Before we begin, it is important to clarify that tax will be deducted only on incomes that are liable to tax in India. If the income is tax free in India like long term capital gains from equity shares, there would be no TDS. Another important thing to remember is that you should be an NRI at the time of receiving the income. For instance, you may have purchased a long term debenture of a company while you were a resident Indian. But any interest that you receive during the period after becoming an NRI will be subject to TDS.
Interest on bank deposits
Interest earned on Non Resident External (NRE) accounts and Foreign Currency Non Resident (FCNR) accounts are tax free in India. Hence, there would be no TDS. However, interest earned on the Non Resident Ordinary Account (NRO) is taxable and will be subject to a TDS of 30 per cent. There is no basic exemption limit.
Interest on all other investments
Interest earned on all other investments like corporate deposits and bonds will be subject to TDS at 20 per cent. In all these cases, the company or party making the payment will deduct this tax.
Dividends from equity shares, equity mutual funds and debt mutual funds are exempt in the hands of the share or unit holder.
Capital gains on securities
– Equity shares and equity mutual funds (mutual funds with more than 65 per cent in equities)
Long term capital gains, that is profits made on sale after 1 year from date of purchase, on equity shares and equity mutual funds are exempt from tax. There will be no TDS applicable. Short term capital gains, that is, profits on sale within one year of date of purchase, will be subject to a TDS of 15 per cent.
– Debt mutual funds, corporate debentures
-Capital gains on other assets like house property, gold,
Long term capital gains will be subject to a TDS of 20 per cent. Short term capital gains will be subject to a TDS of 30 per cent.
There is no separate rate prescribed for TDS on rent paid to NRIs. Therefore, this would fall under the category of other income and be subject to a TDS of 30 per cent.
Professional services and royalty
If you are an NRI and are receiving a payment from a company in India for providing professional services, your income would be subject to TDS. The rates are slightly complicated. If your agreement is dated between 1st June 1997 and 30th May 2005, you would be subject to a TDS rate of 20 per cent. If your agreement is dated on or after 1st June 2005, you would be subject to a TDS rate of 10 per cent.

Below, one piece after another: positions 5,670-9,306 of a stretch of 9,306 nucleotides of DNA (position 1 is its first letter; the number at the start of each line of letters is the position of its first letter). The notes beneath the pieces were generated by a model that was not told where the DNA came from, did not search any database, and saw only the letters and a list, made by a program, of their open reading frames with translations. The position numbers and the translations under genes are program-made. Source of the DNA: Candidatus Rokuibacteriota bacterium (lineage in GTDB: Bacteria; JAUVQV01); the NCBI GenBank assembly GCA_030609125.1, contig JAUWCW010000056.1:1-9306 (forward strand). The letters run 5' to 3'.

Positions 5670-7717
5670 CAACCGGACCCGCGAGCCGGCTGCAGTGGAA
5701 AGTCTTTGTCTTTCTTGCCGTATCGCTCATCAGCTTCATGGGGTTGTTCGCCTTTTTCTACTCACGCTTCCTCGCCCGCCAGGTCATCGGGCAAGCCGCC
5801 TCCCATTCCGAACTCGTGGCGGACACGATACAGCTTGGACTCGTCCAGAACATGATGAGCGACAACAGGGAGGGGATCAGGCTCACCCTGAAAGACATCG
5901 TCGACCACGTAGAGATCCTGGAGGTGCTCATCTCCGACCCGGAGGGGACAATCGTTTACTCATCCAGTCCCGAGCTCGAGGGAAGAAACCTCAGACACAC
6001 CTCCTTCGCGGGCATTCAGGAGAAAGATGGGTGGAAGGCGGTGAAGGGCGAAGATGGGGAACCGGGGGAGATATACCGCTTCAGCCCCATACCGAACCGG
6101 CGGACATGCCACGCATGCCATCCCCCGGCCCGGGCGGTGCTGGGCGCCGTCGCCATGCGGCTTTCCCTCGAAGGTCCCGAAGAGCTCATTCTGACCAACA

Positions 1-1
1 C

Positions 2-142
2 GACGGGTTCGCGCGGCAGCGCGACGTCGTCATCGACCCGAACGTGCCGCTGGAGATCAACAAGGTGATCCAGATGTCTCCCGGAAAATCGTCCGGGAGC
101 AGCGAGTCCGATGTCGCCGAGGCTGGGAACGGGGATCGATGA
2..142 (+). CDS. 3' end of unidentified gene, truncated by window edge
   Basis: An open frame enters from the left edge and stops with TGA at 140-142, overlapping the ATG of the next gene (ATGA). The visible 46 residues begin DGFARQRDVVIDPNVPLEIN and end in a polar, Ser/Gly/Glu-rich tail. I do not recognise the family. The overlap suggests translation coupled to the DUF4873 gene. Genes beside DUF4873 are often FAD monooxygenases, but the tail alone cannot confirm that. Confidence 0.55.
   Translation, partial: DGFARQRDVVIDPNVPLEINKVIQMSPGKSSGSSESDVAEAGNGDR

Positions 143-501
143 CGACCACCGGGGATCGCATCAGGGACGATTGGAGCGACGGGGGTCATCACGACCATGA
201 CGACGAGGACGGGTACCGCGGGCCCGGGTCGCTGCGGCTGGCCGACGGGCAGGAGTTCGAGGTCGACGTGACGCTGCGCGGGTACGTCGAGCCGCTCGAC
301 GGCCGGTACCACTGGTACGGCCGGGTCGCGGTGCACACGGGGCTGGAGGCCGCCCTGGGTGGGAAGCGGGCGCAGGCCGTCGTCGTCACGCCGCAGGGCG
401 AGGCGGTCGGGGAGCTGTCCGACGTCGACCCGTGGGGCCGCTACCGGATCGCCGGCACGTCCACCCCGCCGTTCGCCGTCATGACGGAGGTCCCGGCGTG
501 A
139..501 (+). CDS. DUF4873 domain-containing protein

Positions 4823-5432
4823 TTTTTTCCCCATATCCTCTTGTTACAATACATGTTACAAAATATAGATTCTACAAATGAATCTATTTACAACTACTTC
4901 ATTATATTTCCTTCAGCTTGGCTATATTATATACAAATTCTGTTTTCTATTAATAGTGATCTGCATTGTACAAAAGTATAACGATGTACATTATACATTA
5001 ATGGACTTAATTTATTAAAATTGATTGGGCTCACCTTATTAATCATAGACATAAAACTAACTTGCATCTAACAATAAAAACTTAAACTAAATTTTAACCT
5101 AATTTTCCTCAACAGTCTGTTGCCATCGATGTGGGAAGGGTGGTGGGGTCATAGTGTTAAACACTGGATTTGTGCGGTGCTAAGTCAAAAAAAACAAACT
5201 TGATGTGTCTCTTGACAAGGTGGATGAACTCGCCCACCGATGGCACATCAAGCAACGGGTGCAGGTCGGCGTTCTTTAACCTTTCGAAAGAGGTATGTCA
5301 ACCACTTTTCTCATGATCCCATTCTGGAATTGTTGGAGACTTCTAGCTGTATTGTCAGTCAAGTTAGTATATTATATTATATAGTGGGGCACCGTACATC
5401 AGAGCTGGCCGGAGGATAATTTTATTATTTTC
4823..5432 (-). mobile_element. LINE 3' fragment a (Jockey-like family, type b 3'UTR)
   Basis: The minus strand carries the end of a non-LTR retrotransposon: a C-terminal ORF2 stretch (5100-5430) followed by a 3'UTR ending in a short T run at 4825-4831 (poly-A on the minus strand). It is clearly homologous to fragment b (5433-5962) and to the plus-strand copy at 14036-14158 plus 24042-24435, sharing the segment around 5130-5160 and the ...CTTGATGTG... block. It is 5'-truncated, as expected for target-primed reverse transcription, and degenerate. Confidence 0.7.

All other income
All other income that you earn as an NRI and which are liable for tax as per Indian laws, will be subject to a TDS of 30 per cent. All the above incomes would also be subject to surcharge and education cess. If the income exceeds Rs 10 lakh, a surcharge of 10 per cent would be applicable on the TDS. Further, an education cess of 3 per cent would apply to all TDS.
Tax rules on sale of property
The sale of your house attracts tax liabilities. For NRIs the tax implications are as per the Foreign Exchange Management Act (FEMA) 1999. To consider are transfer (sale) date for determining capital gains; agreement value for calculating profits and hence capital gains; transfer charges to the society, legal charges and loan outstanding, if any. If you sell your house within 3 years from the date of purchase and make a profit, then you are liable to pay short-term capital gains tax at the normal rate applicable to you. If the sale happens after 3 years from the date of purchase, then it attracts long-term capital gains tax at a flat rate of 20%. You can avoid the long-term capital gains tax by investing the profit after factoring the indexation benefits, in capital gains bonds such as NHAI, NABARD, REC and SIDBI or investing in another property in accordance with section 54 of the Income Tax Act within 6 months of the sale date.
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